Happy Birthday, Lee Majors! 7 Fun Facts About the Six Million Dollar Man

Today Lee Majors turns 76! To celebrate, we're taking a bionic look back (ch-ch-ch-ch...) at his TV classic.
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Lee Majors Photo

Lee Majors in the opening title sequence of "The Six Million Dollar Man."

Happy birthday to the Six Million Dollar Man! Lee Majors turns 76 today, and if you only think of him as bionic astronaut Steve Austin or stuntman-slash-bounty-hunter Colt Seavers from The Fall Guy, you're out of date. He’s still working up a storm, with at least seven projects on his roster for 2015. The man keeps busy. 

He credits his excellent work ethic, which he says was given to him by Barbara Stanwyck. She took him under her wing when they worked together on his first TV series, The Big Valley, and he took all of her advice to heart. There's one piece of advice he didn't take, though: during test scenes for the show, director Arnold Laven told him, "You'll never make it in the business unless you learn to leave your left eyebrow down." Bad advice, as that squint became something of a trademark.

Majors didn't have an easy start in life. His father died in a steel mill accident before he was born, and a drunk driver killed his mother when he was about a year old. He was adopted by his uncle and aunt, and didn't know they weren't his real parents until he was a teenager. He was in college on a football scholarship when an injury derailed his plans for a sports career. On a dare, he auditioned for a role in the play "The Crucible" and landed the lead. When he saw his football buddies sitting in the front row with their girlfriends, and tears in everybody's eyes including the tough-guy athletes, he knew he was onto something. 

His big break was The Big Valley, and his first movie was Will Penny¸ starring Charlton Heston. After that, he co-starred in Owen Marshall: Counselor at Law, which is what led to his career-making role as Colonel Steve Austin on The Six Million Dollar Man.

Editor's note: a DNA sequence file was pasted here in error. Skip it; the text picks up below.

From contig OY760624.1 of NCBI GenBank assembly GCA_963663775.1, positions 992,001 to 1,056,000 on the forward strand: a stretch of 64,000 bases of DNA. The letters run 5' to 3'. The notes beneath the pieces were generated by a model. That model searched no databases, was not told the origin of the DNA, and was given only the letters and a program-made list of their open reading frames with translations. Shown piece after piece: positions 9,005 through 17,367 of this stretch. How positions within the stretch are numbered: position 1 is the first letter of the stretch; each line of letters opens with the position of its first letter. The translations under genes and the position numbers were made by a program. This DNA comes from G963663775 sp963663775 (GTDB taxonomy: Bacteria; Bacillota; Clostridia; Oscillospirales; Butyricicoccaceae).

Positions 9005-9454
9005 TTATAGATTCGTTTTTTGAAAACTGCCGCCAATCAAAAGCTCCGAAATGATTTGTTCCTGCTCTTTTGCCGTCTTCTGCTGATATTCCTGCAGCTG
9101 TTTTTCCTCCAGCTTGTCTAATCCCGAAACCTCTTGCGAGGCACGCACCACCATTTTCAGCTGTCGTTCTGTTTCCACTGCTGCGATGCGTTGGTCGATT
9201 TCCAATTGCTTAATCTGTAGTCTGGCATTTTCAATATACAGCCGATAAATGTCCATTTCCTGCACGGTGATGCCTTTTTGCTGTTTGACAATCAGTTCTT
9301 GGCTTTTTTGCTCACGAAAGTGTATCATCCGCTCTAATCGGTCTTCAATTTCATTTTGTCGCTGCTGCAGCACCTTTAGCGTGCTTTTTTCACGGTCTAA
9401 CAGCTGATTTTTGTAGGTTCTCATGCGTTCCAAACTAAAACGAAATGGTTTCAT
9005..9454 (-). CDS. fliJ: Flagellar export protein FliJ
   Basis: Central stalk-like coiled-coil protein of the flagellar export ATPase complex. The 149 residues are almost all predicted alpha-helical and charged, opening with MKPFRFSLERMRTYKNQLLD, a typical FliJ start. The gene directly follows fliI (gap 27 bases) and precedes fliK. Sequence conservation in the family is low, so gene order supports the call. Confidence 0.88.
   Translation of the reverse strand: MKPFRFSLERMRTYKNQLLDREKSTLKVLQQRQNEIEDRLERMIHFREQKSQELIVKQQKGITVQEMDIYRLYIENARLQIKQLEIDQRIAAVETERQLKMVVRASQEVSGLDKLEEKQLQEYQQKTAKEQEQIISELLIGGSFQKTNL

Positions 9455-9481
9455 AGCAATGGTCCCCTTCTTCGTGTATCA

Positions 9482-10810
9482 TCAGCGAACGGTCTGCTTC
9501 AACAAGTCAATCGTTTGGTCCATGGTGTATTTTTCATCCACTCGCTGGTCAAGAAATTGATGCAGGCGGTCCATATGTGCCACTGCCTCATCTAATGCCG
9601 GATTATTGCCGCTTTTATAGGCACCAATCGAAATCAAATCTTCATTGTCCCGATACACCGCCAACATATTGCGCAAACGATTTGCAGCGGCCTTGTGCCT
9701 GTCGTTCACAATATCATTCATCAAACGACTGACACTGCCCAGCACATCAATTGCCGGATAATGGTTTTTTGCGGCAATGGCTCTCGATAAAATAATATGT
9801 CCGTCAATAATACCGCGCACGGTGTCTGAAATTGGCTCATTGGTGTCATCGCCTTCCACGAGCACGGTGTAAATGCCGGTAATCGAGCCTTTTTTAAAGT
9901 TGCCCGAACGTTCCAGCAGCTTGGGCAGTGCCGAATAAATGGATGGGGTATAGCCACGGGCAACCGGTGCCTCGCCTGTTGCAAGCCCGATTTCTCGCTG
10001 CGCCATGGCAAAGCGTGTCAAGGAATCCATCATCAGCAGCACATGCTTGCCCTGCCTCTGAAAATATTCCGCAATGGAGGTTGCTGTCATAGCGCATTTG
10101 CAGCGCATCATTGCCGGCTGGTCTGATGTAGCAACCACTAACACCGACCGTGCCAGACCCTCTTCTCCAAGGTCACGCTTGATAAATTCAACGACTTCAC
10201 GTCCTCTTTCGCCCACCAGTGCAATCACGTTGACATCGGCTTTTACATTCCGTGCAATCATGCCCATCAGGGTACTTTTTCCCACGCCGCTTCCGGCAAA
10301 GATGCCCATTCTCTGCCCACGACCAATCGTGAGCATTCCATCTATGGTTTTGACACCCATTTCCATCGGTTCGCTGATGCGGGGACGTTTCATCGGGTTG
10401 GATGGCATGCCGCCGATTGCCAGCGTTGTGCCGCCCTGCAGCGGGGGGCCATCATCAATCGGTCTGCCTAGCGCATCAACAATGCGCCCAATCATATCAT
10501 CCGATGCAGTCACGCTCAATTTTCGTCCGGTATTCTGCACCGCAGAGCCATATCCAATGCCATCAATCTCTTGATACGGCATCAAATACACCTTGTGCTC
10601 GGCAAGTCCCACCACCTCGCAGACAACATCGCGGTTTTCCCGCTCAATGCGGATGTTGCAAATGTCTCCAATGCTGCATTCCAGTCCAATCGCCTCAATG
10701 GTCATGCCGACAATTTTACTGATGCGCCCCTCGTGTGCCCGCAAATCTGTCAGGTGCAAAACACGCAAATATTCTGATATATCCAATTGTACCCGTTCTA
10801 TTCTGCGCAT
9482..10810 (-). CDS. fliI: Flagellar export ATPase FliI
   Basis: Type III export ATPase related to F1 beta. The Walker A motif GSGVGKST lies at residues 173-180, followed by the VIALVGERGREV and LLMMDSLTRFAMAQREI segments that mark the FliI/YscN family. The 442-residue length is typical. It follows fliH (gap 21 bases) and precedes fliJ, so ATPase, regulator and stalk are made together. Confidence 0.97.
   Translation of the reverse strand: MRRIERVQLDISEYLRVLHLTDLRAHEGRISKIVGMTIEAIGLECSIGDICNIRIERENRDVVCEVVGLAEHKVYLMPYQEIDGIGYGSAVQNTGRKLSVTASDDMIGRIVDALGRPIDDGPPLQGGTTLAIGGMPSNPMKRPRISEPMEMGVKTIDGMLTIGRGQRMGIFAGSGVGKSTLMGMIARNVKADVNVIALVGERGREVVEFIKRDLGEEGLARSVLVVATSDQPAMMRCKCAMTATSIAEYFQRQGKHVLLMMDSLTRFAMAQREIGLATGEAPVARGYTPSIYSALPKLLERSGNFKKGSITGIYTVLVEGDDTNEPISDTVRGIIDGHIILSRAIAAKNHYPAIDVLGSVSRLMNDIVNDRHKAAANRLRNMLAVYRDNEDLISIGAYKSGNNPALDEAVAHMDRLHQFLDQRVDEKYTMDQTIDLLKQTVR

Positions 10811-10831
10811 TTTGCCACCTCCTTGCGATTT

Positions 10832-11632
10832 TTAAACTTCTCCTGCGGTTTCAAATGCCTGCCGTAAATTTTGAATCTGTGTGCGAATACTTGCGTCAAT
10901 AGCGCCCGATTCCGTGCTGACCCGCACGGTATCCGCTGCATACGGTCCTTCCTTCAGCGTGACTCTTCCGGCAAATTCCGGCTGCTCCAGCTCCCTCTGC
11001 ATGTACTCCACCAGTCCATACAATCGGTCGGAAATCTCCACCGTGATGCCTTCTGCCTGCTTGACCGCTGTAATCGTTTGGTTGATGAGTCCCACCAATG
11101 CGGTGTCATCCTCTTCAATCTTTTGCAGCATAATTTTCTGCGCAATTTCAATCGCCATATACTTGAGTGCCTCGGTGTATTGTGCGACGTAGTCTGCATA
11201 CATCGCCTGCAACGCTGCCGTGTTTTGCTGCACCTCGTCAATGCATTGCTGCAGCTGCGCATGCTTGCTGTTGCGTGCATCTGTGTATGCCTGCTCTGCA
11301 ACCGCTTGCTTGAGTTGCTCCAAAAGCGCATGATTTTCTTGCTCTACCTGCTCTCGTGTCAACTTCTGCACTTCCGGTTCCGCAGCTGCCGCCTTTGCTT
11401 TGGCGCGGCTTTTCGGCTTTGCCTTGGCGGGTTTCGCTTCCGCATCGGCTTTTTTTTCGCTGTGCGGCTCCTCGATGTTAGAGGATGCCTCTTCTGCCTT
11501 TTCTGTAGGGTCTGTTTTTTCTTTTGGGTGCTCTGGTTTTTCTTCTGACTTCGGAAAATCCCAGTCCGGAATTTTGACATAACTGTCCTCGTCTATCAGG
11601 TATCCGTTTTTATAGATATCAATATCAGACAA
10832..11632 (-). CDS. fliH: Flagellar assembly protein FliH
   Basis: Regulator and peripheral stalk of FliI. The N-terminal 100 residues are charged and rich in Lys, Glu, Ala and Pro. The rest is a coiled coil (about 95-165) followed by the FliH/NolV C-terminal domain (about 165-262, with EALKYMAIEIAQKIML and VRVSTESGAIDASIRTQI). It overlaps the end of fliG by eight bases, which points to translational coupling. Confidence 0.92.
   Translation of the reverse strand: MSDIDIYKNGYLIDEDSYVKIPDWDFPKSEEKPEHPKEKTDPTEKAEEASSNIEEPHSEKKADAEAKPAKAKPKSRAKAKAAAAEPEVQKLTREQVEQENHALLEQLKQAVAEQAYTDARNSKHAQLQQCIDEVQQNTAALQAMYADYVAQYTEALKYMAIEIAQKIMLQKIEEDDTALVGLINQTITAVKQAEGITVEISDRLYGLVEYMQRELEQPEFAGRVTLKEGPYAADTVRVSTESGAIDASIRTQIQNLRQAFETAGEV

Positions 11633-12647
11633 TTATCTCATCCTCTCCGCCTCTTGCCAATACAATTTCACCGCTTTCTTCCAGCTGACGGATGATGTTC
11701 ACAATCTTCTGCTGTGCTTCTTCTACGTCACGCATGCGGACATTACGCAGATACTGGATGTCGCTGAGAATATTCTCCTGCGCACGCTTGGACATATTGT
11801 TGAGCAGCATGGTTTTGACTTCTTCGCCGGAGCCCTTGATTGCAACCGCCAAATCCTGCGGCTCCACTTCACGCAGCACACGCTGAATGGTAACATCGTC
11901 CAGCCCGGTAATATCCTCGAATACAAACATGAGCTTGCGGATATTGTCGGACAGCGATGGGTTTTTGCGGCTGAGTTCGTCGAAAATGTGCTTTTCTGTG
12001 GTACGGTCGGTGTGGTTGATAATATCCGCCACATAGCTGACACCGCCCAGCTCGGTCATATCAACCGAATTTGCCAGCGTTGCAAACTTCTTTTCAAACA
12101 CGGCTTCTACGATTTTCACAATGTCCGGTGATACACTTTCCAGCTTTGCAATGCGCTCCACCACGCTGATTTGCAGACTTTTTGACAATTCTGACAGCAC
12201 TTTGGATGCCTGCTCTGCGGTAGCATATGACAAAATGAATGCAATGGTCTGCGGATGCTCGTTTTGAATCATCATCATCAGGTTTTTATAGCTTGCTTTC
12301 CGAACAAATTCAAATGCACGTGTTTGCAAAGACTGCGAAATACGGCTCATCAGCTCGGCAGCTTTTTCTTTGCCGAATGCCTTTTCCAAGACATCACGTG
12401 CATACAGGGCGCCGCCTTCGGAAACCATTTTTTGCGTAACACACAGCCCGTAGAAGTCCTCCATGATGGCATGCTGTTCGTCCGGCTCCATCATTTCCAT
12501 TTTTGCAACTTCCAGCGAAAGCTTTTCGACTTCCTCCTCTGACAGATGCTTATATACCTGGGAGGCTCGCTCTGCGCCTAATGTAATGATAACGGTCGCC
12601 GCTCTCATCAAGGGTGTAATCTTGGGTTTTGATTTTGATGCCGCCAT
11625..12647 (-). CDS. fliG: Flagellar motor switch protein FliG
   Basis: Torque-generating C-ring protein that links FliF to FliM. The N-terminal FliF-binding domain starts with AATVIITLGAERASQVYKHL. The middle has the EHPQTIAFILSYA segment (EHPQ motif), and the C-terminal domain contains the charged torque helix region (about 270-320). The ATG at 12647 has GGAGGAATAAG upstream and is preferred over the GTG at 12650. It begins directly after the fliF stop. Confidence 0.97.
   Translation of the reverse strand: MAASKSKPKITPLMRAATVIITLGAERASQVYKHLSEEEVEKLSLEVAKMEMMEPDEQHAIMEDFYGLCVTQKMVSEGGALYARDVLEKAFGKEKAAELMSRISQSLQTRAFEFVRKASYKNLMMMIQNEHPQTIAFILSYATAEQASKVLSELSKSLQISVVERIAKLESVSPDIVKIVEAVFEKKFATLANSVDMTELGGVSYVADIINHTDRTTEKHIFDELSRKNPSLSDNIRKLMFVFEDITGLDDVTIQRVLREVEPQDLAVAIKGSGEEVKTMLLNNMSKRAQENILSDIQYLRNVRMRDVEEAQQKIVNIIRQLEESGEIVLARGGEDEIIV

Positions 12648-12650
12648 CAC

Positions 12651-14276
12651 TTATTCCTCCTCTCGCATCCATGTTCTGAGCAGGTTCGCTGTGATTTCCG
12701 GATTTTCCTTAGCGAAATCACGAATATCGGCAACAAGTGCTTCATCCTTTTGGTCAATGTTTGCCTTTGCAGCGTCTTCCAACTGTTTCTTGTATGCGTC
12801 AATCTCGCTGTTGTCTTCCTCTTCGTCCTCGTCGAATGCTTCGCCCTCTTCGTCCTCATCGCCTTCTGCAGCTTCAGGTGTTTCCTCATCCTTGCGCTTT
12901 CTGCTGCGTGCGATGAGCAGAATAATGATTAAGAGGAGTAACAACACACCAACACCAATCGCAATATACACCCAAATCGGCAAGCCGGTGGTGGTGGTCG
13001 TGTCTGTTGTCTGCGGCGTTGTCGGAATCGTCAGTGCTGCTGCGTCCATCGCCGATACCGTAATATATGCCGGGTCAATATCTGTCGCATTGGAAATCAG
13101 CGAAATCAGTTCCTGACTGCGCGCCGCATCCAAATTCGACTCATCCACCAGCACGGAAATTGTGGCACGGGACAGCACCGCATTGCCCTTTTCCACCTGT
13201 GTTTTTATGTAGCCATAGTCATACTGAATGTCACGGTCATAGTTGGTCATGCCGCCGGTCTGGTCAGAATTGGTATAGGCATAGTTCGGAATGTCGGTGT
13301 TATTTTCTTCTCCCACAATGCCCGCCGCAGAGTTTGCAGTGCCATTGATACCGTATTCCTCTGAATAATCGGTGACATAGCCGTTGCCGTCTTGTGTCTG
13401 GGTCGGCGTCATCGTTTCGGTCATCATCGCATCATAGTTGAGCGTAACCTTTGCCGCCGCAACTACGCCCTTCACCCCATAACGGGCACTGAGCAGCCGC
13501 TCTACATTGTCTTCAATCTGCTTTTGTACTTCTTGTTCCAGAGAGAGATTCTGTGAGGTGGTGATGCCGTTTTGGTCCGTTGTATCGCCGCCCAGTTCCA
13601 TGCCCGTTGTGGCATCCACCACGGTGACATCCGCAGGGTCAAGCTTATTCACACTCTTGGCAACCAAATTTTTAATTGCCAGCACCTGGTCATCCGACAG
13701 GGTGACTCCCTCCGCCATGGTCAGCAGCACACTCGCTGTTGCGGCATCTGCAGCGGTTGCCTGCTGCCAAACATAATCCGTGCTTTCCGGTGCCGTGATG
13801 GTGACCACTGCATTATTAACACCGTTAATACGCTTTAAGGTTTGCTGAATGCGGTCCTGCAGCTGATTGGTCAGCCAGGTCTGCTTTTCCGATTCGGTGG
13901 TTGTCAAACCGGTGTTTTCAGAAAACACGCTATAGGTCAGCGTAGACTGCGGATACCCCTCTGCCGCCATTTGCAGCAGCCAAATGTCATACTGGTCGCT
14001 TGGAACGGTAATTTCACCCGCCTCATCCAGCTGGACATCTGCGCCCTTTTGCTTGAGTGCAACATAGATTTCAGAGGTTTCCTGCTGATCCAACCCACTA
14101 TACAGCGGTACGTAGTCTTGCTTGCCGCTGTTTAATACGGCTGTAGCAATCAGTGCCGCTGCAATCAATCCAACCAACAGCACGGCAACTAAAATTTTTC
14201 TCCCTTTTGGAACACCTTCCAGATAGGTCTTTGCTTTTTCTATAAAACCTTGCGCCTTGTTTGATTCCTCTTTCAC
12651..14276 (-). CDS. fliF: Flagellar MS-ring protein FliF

The show started out as a TV movie. Based on the "Cyborg" book series by Martin Caidin, it found its way to TV in three different movies before it finally went to series. That's when we started seeing that famous opening sequence, with that classic, memorable line uttered by the classic and memorable Oscar Goldman (Richard Anderson), "We can rebuild him. We have the technology. We can make him better than he was. Better. Stronger. Faster." 

Let's take a look at seven fun facts about the show. 


No that was not a recreation. The sequence was actual footage of the real accident that happened to test pilot Bruce Peterson, who was flying a Northrop M2-F2, and hit the ground at 250 miles per hour, flipping over 6 times. He survived the accident, but an extended stay in the hospital resulted in an infection and he lost his vision in one eye. The dialogue Steve Austin says right before the fictional craft is exactly what Peterson said before the real one. Peterson later admitted that he really didn't like having his accident replayed over and over on national television. 

BONUS FACT: Peterson’s crash was actually a major inspiration for Martin Caidin too, which is where the book "Cyborg" got its genesis. 


When you want to shoot someone jumping up to the top of a building, the only real way to do it is to have him (or her, when it's the Bionic Woman) jump DOWN and then run the footage backwards. The challenge, Lee Majors pointed out, was that the stuntman had to look like he was jumping up, so he had to be facing upwards with his hands in the air. Maybe he could sneak a peek at the ground right before the end, but not always. 

BONUS FACT: Another stunt challenge was running really quickly in bell-bottoms, which would sometimes get stuck in the grass. I hate when that happens!  


Lee Majors worked with a lot of memorable guest stars, from his then-wife Farrah Fawcett to Suzanne Somers, William Shatner, George Takei, and Sonny Bono, along with 70s stars like Rodney Allen Rippy, Stefanie Powers, Flip Wilson, and Erik Estrada. But the one he remembers the most — aside from Farrah, we're guessing —is Andre the Giant

Andre played Bigfoot (when Ted Cassidy wasn't doing it) and gave the catering company a run for their money. At a staggering 7'4", he kept them busy, especially at lunch, where they learned that "chicken" meant an entire chicken, not just a piece, and needed to be followed up with three to four steaks. He'd eat a dozen eggs for breakfast, too. (They were always happy when he showed up, though, as it meant they'd make more money.)

Andre the Giant Lee Majors Photo

Andre the Giant as Bigfoot and Lee Majors as Colonel Steve Austin in the "Six Million Dollar Man."

Since they were often shooting the Bigfoot scenes in 90 degree heat, Andre would cool off with some beer. Majors said he would drink 4 at a time, crushing the cans as he went, and within an hour he'd have consumed an entire case. He never went to the bathroom, though, which mystified everyone so much that they decided to play a practical joke and slip a diuretic into his beer. He STILL didn't need the bathroom, so Majors assumed that his kidneys were pretty huge too.

BONUS FACT: Andre's training as a wrestler came in handy during the fight scenes. He was able to throw Majors, then look as if he was landing right on him without even touching him, to Majors' grateful astonishment. 


Majors worked extremely closely with stuntman Vince Deadrick, Sr.. The two had a great relationship and Deadrick would choreograph every stunt Majors took on.